Now showing 1 - 6 of 6
  • Publication
    Coverage of retail stores and discrete choice models of demand : estimating price elasticities and welfare effects
    (University College Dublin. Geary Institute, 2010-01) ; ;
    Consumers' choice set of products within stores can be limited. Ackerberg and Rysman (2005) address this problem by modeling unobserved consumer preferences over products and retail stores, leading to augmented demand specifications. Having Carbonated Soft Drink product level data, where we observe products' store coverage, we are able to estimate their logit, nested logit and random coefficient logit specifications of demand in a structural model of equilibrium. Allowing for store coverage turns out to have a very significant impact on the estimated structural parameters and on the predictive power of the model. Taking these estimated structural parameters we perform a counterfactual whereby stores carry all products in the market. We find systematic increases in price elasticities and welfare in our new equilibrium. Competition in markets is more curtailed than normally assumed in structural models of industries.
      663
  • Publication
    Corn market dynamics and the Joint Executive Committee (1880-1886)
    (University College Dublin. Geary Institute, 2009-06) ;
    We incorporate previously omitted controls of external conditions in transportation and commodity markets into Porter's (1983) analysis of industry demand, conduct and stability of the JEC railroad cartel. We estimate the equilibrium price path, non-parametrically, and find that the reaction of the JEC in its rate setting to the nature of rate setting, over alternative modes of conveyance, is very much predicted by the theoretical considerations in Haltiwanger and Harrington (1991). Periods of Cartel instability are triggered by unexpected booms in corn markets in New York, amongst other factors. The latter is consistent with the Green and Porter (1984) theory. Keywords: Corn Market Spot and Future Weekly Prices in Chicago and New York, Demand Cycles, Inventory Management in New York, JEC Railroad Cartel Pricing, Outside Transportation Options, Structural Modeling.
      243
  • Publication
    Merger control in differentiated product industries
    (University College Dublin. School of Economics, 2005-05) ; ;
    Thresholds defined on the level and change in the HHI (Herfindahl-Hirschmann Index) applied to market shares seem to be the main instrument to select notified mergers for investigation in both the EU and US. We question the use of such a selection rule in differentiated products industries. We propose the use of a structural approach to apply HHI thresholds based on profit shares rather than market shares. We illustrate our point using product data for Retail Carbonated Soft Drinks (Price, Market Share and Characteristics). We estimate company (product) mark-ups consistent with a structural model of equilibrium, using demand primitives from a Nested Logit model and a Random Coefficient model. We provide an example where the HHI thresholds based on profit shares identify potentially damaging mergers not captured by applying thresholds to output shares, or conversely, identify mergers of no concern that would be selected on the basis of output shares.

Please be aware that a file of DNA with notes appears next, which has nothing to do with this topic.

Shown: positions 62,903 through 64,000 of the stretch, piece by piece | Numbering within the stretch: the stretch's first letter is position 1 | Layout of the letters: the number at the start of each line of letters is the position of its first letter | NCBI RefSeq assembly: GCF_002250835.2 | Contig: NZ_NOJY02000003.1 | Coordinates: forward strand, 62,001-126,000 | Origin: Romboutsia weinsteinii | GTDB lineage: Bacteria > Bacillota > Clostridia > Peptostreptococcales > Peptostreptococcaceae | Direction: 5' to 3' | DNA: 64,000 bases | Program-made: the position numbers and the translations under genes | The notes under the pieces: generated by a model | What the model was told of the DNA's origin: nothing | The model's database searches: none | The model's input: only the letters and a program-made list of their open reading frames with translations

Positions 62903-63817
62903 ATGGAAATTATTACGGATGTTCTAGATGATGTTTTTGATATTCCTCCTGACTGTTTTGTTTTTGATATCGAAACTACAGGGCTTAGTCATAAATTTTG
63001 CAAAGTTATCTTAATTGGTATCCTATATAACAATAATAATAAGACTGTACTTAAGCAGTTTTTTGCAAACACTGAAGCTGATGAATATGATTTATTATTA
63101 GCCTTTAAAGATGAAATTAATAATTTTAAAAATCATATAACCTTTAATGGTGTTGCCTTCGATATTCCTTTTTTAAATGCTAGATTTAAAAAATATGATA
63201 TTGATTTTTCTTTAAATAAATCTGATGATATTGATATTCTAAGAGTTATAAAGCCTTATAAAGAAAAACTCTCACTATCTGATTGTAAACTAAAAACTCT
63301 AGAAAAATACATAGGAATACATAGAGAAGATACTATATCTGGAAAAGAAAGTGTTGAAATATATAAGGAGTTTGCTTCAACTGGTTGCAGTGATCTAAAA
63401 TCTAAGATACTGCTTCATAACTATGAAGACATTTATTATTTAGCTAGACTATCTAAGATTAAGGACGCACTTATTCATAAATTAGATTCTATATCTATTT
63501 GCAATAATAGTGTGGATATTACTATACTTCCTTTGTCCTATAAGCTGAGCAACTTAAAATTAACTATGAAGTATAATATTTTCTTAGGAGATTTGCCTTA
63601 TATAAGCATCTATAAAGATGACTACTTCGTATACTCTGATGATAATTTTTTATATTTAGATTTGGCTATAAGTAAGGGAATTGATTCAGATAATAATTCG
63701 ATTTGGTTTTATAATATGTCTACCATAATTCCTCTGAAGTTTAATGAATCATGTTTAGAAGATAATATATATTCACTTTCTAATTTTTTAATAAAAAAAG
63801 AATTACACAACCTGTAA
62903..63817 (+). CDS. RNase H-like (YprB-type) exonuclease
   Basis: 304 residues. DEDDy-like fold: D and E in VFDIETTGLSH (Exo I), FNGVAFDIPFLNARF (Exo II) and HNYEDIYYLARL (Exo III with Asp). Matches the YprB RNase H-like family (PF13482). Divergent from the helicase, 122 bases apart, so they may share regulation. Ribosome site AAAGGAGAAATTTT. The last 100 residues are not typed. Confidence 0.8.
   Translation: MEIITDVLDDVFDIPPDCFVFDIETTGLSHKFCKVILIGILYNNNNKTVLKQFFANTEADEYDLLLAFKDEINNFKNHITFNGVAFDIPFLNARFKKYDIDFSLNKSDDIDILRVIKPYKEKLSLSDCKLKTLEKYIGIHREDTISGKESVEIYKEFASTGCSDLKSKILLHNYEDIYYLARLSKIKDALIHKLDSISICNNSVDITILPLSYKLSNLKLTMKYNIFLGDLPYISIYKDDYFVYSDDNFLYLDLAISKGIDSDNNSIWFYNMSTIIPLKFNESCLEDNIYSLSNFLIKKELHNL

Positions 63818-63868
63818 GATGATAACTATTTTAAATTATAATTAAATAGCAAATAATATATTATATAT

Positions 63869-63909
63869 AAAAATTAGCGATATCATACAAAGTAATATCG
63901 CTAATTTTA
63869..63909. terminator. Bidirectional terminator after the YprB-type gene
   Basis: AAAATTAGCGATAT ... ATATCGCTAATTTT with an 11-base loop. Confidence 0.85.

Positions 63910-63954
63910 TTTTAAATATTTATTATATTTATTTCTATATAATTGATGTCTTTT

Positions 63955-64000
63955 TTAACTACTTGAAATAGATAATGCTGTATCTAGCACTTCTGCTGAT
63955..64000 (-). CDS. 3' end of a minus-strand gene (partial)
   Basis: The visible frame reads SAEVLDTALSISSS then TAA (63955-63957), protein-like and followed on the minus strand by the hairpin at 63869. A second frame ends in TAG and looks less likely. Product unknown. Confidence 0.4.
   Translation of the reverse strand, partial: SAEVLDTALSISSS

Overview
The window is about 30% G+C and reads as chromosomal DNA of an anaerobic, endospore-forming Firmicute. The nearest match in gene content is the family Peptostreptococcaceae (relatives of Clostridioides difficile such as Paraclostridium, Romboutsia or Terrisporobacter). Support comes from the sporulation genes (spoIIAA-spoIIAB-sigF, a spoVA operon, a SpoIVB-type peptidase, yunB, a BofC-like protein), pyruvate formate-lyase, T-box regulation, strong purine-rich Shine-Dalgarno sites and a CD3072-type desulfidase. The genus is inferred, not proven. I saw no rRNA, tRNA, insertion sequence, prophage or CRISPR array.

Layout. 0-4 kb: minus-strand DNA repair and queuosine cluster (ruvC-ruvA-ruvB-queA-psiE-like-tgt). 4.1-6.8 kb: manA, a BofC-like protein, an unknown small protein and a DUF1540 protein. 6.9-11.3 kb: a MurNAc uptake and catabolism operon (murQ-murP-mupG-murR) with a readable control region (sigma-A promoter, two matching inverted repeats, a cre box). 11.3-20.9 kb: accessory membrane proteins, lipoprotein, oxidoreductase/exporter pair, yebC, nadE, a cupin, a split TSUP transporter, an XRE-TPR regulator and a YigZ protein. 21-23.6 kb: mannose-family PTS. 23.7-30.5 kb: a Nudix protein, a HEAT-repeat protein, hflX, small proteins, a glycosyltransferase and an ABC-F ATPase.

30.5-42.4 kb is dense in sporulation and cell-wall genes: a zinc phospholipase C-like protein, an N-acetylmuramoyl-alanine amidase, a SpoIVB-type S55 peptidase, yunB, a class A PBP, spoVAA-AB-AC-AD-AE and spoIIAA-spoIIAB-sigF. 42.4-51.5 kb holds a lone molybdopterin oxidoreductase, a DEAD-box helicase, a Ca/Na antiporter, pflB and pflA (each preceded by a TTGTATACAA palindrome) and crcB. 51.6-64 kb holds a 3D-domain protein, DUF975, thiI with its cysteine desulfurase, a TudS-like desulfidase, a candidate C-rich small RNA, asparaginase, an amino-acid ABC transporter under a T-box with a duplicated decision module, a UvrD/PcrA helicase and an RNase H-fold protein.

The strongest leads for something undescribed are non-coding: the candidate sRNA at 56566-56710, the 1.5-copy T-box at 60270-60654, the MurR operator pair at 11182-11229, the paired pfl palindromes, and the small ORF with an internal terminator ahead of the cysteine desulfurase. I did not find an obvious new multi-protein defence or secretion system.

411
  • Publication
    Embedding consumer taste for location into a structural model of equilibrium
    (University College Dublin; School of Economics, 2005-01-20) ; ;
    Given that brands (products) are location specific in terms of coverage of retail stores, we allow consumers to have preferences over location and products to carry distribution costs, alongside preferences and costs over other observable and unobservable product characteristics. We embed these considerations into Berry, Levinsohn and Pakes (1995) to jointly estimate demand and cost parameters for brands (products) in Retail Carbonated Soft Drinks. Allowing for location has a very significant impact on estimated primitives and the predictive power of the structural model. As a counterfactual exercise we show the effects on welfare of an equilibrium that results from a change in the distribution of consumer taste for location.
      248
  • Publication
    Merger control in differentiated product industries
    (MIT Press Journals - Massachusets Institute, 2006) ; ;
    Given that brands (products) are location specific in terms of coverage of retail stores, we allow consumers to have preferences over location and products to carry distribution costs, alongside preferences and costs over other observable and unobservable product characteristics. We embed these considerations into Berry, Levinsohn and Pakes (1995) to jointly estimate demand and cost parameters for brands (products) in Retail Carbonated Soft Drinks. Allowing for location has a very significant impact on estimated primitives and the predictive power of the structural model. As a counterfactual exercise we show the effects on welfare of an equilibrium that results from a change in the distribution of consumer taste for location.
      525